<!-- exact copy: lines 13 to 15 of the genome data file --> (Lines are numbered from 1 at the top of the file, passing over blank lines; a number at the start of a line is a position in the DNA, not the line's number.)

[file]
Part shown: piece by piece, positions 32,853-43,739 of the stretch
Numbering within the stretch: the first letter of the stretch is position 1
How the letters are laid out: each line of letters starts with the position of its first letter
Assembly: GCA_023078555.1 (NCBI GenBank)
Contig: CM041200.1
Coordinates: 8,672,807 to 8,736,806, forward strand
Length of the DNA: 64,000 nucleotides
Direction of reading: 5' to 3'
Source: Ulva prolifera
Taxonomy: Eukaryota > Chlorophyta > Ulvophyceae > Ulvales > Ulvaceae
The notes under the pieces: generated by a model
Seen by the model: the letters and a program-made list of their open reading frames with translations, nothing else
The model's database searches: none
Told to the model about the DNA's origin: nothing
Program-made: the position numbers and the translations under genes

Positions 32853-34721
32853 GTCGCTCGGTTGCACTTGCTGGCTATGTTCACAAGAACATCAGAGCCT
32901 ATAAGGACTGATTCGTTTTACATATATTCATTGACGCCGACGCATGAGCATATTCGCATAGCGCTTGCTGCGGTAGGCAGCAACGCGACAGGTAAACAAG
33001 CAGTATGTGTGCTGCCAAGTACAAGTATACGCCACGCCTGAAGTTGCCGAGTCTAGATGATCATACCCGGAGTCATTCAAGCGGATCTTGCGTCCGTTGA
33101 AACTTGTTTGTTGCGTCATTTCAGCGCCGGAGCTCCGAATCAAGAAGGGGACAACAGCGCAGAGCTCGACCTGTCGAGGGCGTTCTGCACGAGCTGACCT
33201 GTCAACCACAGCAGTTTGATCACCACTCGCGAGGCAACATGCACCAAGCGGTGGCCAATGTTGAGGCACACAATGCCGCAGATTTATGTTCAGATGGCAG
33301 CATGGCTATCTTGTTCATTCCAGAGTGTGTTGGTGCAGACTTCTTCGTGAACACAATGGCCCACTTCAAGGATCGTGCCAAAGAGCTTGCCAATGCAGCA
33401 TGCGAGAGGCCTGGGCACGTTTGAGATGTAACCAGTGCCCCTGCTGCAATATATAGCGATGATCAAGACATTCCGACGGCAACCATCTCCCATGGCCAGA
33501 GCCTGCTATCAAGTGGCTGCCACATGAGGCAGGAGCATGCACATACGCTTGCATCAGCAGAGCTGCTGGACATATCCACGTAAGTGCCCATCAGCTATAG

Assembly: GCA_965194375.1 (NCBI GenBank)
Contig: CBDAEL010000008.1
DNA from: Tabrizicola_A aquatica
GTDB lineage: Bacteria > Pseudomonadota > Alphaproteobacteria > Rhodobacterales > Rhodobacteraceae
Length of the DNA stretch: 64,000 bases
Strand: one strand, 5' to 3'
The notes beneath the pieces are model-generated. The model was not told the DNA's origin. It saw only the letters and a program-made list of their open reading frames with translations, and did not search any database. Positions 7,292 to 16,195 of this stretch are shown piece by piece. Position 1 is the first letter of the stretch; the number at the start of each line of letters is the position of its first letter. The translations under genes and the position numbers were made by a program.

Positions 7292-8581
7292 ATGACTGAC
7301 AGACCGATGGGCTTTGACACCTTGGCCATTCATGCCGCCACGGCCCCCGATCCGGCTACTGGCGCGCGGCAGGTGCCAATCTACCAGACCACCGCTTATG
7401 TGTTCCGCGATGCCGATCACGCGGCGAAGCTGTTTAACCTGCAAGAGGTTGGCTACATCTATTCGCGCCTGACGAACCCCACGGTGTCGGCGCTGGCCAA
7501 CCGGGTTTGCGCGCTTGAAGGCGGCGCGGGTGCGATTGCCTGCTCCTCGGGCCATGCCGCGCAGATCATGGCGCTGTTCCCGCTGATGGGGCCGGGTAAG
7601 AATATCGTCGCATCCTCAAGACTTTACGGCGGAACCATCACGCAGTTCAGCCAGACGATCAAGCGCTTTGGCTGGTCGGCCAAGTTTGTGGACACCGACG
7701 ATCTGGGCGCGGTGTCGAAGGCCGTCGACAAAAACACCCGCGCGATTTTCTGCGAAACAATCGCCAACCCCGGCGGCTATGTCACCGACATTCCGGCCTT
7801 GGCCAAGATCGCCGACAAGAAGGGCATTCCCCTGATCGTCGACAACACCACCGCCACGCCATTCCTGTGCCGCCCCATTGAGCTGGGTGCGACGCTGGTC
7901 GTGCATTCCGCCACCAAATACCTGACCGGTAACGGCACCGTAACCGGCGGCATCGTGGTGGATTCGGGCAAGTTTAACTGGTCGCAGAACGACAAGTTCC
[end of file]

The model's database searches: none
Told to the model about the DNA's origin: nothing
Program-made: the position numbers and the translations under genes